Scots face longer distances to access life-saving defibrillators than England or Wales, research shows.

One of the biggest studies to date looking at access to automated external defibrillators (AEDs) found the average distance in Scotland was 743 metres compared to 739 in England and 512 in Wales. The maximum distance in Scotland was 49km, 30 miles.

Coronary heart death rates are highest in Scotland and the north of England.

The research, by the University of York, also found that the postcode a person lives in may influence the chances of surviving a cardiac arrest.

There was a link between deprivation and access to a 24/7 defib in both Scotland and England but not in Wales.

On average, the equipment was 317.1m away in the most deprived areas of Scotland and 99.2m away in England's poorest areas.

Timely use of an automated external defibrillator (AED) is associated with improved outcomes in out-of-hospital cardiac arrest.

The Herald:

Cardiac arrest occurs when the heart suddenly and unexpectedly stops pumping and is caused by a dangerous, abnormal rhythm.

Every minute of delay between the onset and defibrillation reduces the chance of survival by up to 10%.

With nearly three in 10 out-of-hospital cardiac arrests happening on the weekend, the British Heart Foundation say quick access to a defibrillator at any time of the day is crucial.  

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The researchers, using data from The Circuit: the national defibrillator network, calculated the median road distance to a defibrillator with unrestricted public access in Great Britain’s 1.7 million postcodes, and studied the relationship between the distance to a defibrillator and an area’s level of deprivation.  

A total of 78, 425 AED locations were included.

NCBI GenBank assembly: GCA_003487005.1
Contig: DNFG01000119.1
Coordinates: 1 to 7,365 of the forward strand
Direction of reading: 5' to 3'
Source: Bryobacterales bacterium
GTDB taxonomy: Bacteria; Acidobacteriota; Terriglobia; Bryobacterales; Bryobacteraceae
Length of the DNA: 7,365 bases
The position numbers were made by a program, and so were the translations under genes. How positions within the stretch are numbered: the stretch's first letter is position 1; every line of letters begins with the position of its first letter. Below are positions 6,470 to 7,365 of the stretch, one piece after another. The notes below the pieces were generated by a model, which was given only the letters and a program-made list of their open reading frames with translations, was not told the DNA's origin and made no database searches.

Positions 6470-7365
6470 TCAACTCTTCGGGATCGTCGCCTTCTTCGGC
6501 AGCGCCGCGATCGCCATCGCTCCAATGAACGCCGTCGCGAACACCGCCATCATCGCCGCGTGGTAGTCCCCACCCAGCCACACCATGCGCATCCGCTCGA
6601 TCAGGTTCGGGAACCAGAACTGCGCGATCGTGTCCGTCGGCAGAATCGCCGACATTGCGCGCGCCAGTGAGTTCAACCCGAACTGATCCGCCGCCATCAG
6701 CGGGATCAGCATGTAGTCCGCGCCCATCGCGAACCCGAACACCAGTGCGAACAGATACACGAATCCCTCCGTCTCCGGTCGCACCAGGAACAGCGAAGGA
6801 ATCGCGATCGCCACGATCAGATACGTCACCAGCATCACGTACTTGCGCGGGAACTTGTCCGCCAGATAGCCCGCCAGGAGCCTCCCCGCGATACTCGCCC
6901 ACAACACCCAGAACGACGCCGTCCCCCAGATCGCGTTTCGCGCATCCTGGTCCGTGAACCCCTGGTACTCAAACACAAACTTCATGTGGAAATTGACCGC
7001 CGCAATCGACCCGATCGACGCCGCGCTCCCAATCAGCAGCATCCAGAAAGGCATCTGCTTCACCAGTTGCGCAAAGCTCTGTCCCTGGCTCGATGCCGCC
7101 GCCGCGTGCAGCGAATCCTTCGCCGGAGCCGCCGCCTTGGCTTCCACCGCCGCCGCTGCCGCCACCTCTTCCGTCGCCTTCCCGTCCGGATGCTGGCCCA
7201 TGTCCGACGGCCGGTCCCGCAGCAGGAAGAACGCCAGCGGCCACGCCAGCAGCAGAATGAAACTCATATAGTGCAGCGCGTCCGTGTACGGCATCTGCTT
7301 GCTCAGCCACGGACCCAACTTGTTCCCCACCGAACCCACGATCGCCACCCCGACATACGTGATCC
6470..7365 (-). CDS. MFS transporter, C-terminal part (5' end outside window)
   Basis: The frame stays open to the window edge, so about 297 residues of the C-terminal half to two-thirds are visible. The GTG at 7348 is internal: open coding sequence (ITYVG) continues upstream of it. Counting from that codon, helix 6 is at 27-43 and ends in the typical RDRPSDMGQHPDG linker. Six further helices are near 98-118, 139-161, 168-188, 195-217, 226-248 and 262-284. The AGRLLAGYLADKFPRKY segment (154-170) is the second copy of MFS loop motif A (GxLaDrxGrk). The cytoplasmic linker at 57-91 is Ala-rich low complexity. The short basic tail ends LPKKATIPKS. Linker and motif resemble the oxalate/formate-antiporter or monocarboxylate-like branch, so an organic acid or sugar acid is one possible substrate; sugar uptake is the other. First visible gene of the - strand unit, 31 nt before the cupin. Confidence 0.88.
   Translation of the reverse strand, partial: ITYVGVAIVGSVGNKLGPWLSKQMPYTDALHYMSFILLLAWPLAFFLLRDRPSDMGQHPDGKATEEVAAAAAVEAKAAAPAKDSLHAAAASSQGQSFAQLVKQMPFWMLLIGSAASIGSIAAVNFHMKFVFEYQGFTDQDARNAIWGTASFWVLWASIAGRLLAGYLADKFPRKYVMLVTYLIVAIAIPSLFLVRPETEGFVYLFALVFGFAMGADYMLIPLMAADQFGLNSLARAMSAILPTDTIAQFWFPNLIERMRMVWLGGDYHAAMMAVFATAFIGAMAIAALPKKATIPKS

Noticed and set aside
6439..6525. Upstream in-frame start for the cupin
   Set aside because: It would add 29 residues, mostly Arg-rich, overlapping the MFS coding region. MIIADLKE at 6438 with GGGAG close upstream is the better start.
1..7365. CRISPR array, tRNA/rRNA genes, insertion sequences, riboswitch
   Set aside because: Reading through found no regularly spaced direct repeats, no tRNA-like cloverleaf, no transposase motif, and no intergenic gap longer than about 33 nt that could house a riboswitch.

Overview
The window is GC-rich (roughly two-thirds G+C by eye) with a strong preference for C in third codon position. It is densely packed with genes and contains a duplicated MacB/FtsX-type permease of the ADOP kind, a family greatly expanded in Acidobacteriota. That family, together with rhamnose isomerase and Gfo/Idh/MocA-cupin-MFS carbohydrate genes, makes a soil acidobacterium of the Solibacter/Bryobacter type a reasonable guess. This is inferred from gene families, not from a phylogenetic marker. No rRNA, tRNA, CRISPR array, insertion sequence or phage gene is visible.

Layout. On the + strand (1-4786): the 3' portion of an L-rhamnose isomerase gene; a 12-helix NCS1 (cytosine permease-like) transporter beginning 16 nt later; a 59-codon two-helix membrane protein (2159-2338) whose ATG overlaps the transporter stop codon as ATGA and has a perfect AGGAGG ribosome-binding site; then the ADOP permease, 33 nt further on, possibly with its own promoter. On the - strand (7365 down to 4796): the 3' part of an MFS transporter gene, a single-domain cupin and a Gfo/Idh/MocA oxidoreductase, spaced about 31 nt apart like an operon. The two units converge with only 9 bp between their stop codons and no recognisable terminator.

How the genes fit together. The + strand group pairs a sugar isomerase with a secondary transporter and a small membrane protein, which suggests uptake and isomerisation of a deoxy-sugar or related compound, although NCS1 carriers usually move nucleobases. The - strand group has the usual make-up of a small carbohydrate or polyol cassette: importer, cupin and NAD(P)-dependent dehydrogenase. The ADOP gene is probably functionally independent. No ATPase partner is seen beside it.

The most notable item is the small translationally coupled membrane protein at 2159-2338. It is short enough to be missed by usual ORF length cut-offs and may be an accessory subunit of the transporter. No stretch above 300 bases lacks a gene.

Across the UK for 24/7 access, the median distances were 991m in England, 994m in Scotland and 570m in Wales.

In Wales, average distance to the nearest AED and 24/7 AED was shorter for the most deprived communities.

On average, a public access defibrillator is 726 metres away from the centre of any given postcode along the road network across Great Britain. 

The study concludes that equitable access to ’out-of-hours’ accessible AEDs may improve outcomes for people who experience out-of-hospital cardiac arrests.

Anyone can use a defibrillator, which checks the heart rhythm and will only tell users to shock if it’s needed. 

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Dr Chris Wilkinson, Senior Lecturer in Cardiology at Hull York Medical School and Honorary Consultant Cardiologist, who led the research, said: “By calculating how far every postcode in Great Britain is from its nearest defibrillator, we’ve shown just how much deprivation levels affect the public’s access to these lifesaving devices out-of-hours in England and Scotland.

"Making existing defibrillators accessible to the public 24/7 would make a big difference to the average distances people need to travel in an out-of-hours emergency, and would improve equality of access – which can help save lives.”  

Judy O’Sullivan, Director of Health Innovation Programmes at the British Heart Foundation, added: “We are proud that data from The Circuit has helped to highlight that deprived communities need better support to help improve response times to an out-of-hospital cardiac arrest. 

"Bystander CPR and defibrillation can double the chance of survival from a cardiac arrest, so it is crucial that we address the unequal access to defibrillators in order to improve survival rates.” A charity spokesman said it was not possible to say which country had the best provision of defibrillators.

The BHF is encouraging anyone with a defibrillator to register it immediately so that the device is visible to ambulance services.

The study is published in the journal Heart and will be presented today at the European Society of Cardiology Congress in Amsterdam.